The Volvo Ocean Race has made headlines this week as it arrives in Cape Town. The race is a great opportunity for the local economy, generating thousands of job opportunities and generating a tidy cash injection.
Garreth Bloor, Mayco member for tourism, events and marketing, says, “These large events that attract well-heeled participants together with association services, contribute significantly to our economic growth.”
Also making headlines this week is a new method of monitoring penguins currently being tested in France. An international team has been involved in the testing of a robotic penguin chick, cleverly disguised as a real chick, complete with down covering, fins and a sharp beak.
The rover was designed to assist with the reading of signals from electronic ID tags fitted to some of the penguins for research purposes. These tags cannot be read beyond a distance of 60 metres. The rover is able to get extremely close to both adult and baby penguins whilst causing very little stress to the birds.
The tests are taking place on king penguins on Possession Island in the Indian Ocean, as well as on Emperor penguins in Antarctica. Co-author of the study, Yvon Le Maho of the University of Strasbourg in France said that the project may lead to “more ethical research that also avoids the scientific bias caused by disturbing the animals in their natural habitat.”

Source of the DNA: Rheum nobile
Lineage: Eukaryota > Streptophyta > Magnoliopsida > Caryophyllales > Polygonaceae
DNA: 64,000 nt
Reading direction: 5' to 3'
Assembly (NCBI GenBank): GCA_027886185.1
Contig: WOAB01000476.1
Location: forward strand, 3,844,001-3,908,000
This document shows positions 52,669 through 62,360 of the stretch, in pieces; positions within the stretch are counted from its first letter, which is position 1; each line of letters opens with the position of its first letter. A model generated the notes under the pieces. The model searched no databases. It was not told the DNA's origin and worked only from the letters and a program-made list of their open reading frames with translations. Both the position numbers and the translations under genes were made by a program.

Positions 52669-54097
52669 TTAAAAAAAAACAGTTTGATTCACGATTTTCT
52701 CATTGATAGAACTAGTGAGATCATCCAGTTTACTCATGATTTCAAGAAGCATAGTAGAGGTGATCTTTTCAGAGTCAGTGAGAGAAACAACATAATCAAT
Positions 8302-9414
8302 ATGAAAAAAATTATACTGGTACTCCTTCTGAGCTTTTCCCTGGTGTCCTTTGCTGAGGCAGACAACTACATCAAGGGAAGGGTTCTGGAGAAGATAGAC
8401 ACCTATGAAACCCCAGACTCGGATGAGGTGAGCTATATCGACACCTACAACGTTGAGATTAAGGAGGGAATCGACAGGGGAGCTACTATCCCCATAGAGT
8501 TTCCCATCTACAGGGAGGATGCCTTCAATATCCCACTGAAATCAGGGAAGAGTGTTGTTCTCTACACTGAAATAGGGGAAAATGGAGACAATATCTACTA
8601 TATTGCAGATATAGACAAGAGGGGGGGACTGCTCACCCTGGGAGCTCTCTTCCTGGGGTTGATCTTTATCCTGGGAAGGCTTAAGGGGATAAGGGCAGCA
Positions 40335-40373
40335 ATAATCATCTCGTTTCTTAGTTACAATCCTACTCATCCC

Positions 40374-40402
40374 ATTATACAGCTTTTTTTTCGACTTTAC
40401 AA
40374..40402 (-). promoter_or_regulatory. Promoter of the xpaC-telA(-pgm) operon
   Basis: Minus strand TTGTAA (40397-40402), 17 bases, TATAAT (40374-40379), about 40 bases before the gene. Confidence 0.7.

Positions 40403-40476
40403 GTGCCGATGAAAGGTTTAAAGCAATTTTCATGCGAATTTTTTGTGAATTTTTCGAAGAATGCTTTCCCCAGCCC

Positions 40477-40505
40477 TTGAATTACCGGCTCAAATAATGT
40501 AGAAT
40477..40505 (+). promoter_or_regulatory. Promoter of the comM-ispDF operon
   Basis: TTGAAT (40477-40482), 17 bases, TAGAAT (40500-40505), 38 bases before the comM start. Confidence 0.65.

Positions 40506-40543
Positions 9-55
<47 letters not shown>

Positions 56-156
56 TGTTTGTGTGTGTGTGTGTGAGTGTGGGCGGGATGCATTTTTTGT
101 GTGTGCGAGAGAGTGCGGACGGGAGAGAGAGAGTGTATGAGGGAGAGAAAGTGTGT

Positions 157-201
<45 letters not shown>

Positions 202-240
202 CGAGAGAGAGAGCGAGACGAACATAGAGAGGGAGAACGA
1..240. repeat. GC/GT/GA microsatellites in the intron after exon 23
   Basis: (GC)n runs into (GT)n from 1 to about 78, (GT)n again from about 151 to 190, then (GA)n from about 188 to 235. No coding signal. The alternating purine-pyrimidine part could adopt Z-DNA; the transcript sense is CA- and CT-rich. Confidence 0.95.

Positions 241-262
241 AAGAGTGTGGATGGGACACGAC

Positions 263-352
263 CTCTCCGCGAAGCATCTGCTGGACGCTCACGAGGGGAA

A group of 14 young turtles have also made headlines this week as they make their journey from the Two Oceans Aquarium in Cape Town to UShaka Marine World in Durban.
Every year between April and May, due to the strong currents, turtles wash up on the beach between Noordhoek and Camps Bay. People who spot them bring them into the Two Oceans Aquarium for rehabilitation.
Aquarium Communications manager Renee Leeuwner says, “They come to us dehydrated, suffering from hypothermia and we get them back on track. Each turtle gets individual attention; once they are ready we take them to uShaka to be released.”